Published On: Fri, Oct 28th, 2016

Harare’s housing deficit causes confusion

As the population in Harare, Zimbabwe’s capital city continues to swell, so has the demand for accommodation, this has led to confusion in the housing sector, land ownership squabbles and demolitions leaving many homeless.

In some cases tempers have flared as people wield axes against one another, in some others land ownership fights have spilt into the courts, as the warring parties seek recourse. In a recent incident, more than four thousands families have been left in the open after their houses were flattened to the ground following a land rights dispute.

Members of the Tirivepano and Nyashadzamwari housing cooperatives are now counting their losses after Bak Storage, a company in the flight logistics business claimed the land on which the cooperative members had built their houses on, belongs to it, and was reserved for storing the company’s containers.

When the Zim News crew visited the scene yesterday, located few kilometres outside Harare city centre along the Harare-Masvingo road some of the affected people could be seen milling around, worried, and seem to be in deep thought as if contemplating their next move.

The housing backlog situation has been further compounded by the alleged corruption in the whole process of trying to get a stand. The media has of late been awash with such allegations and in some instances big names being thrown into the ring as having had their finger prints in the alleged scams.

Land barons have also taken advantage of the confusion in the system, the situation has provided fertile ground for malicious individuals masquerading as genuine land dealers, creating pseudo-cooperatives and swindling innocent would-be home seekers of their hard earned cash.

A prominent legal expert who has come across a number of cases of that nature in his day to day duties as a lawyer, Alec Muchadehama warns that the would-be members of cooperatives should always check with the relevant government ministry if a cooperative they want to join is registered before they become members.

“Where, the cooperative claims to own or to have acquired land, from either the City Council or Government or who ever, it is wise to verify such claims with the said authorities or seller before joining or entrusting any funds to it,” he says.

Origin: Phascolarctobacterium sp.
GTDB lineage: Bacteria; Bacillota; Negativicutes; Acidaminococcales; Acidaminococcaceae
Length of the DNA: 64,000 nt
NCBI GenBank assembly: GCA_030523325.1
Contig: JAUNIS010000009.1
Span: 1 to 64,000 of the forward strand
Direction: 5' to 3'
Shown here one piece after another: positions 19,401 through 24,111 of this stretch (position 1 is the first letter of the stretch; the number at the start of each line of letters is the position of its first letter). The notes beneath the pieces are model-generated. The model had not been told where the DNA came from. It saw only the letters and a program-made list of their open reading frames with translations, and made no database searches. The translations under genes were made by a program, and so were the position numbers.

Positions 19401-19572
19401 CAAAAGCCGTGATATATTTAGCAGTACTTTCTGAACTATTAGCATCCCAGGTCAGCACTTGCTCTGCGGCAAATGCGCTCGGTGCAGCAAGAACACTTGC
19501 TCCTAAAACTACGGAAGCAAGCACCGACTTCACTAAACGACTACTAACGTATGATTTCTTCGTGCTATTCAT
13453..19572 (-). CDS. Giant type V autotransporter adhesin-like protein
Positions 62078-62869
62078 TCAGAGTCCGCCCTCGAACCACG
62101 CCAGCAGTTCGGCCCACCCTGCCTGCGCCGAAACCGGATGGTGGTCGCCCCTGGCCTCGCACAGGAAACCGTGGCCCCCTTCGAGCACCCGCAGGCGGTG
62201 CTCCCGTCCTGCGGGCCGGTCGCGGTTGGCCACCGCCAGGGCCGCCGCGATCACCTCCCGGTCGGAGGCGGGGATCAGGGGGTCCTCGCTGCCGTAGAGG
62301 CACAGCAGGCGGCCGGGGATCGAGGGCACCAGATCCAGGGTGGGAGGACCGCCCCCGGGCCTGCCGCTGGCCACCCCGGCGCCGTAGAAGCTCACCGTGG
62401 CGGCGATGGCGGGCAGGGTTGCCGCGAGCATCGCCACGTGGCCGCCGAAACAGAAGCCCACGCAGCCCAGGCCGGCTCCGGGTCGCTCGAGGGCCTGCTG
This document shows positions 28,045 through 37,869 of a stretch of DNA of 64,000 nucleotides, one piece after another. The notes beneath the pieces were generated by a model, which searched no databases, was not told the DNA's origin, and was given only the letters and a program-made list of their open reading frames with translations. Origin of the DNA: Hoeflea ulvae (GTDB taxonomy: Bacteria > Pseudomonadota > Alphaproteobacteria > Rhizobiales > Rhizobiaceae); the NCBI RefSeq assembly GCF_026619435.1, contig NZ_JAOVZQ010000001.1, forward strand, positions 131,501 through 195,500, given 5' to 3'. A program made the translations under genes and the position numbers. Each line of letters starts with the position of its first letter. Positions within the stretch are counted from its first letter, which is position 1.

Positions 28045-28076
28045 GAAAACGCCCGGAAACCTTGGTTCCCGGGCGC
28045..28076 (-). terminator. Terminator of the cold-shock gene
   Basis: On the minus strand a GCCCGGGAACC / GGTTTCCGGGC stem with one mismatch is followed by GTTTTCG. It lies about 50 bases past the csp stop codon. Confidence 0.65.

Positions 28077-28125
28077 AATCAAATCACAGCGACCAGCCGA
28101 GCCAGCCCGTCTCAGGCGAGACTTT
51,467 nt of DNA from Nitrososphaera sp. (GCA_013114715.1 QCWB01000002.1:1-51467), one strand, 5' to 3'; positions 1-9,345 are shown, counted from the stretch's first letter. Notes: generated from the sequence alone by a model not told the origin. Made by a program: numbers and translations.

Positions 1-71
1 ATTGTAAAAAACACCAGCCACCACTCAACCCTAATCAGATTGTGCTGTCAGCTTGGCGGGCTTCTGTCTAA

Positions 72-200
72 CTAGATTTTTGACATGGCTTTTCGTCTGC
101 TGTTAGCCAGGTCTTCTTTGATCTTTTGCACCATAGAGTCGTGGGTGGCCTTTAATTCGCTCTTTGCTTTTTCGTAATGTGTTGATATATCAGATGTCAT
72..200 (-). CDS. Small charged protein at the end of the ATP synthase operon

By doing so, he says, in the event that there are land ownership disputes, or elements of under hand dealings, one is able to get such information and use that knowledge to make wise decisions.

Harare is currently facing a huge housing backlog which is estimated to be above 600 000 housing units. Commenting on another story early this year, City of Harare spokesperson Michael Chideme told Zim News that Harare has its land zoned, where land use and ownership is clearly spelt out.

Chideme urged residents who seek to buy stands to always confirm with the relevant authorities if they land they are to acquire is reserved the purpose they intend to use it for, as well as to ascertain ownership of the land in question.

As pointed out by both Chideme and Muchadehama if residents make follow ups with various interested parties, they would be in a position identify whether ownership of the land they want is being disputed or not, before they commit themselves. This would save them time and money in the long run.

Meanwhile, the African Capacity Building Foundation (ACBF) have released its infrastructure development and financing in Sub-Saharan Africa occasional paper for 2016 which reveals that the region has the worst infrastructure deficit, including housing with studies pointing to lost growth opportunities. It points out that the Sub-Saharan Africa loses about $17 billion annually to various inefficiencies in infrastructure operations and spending.

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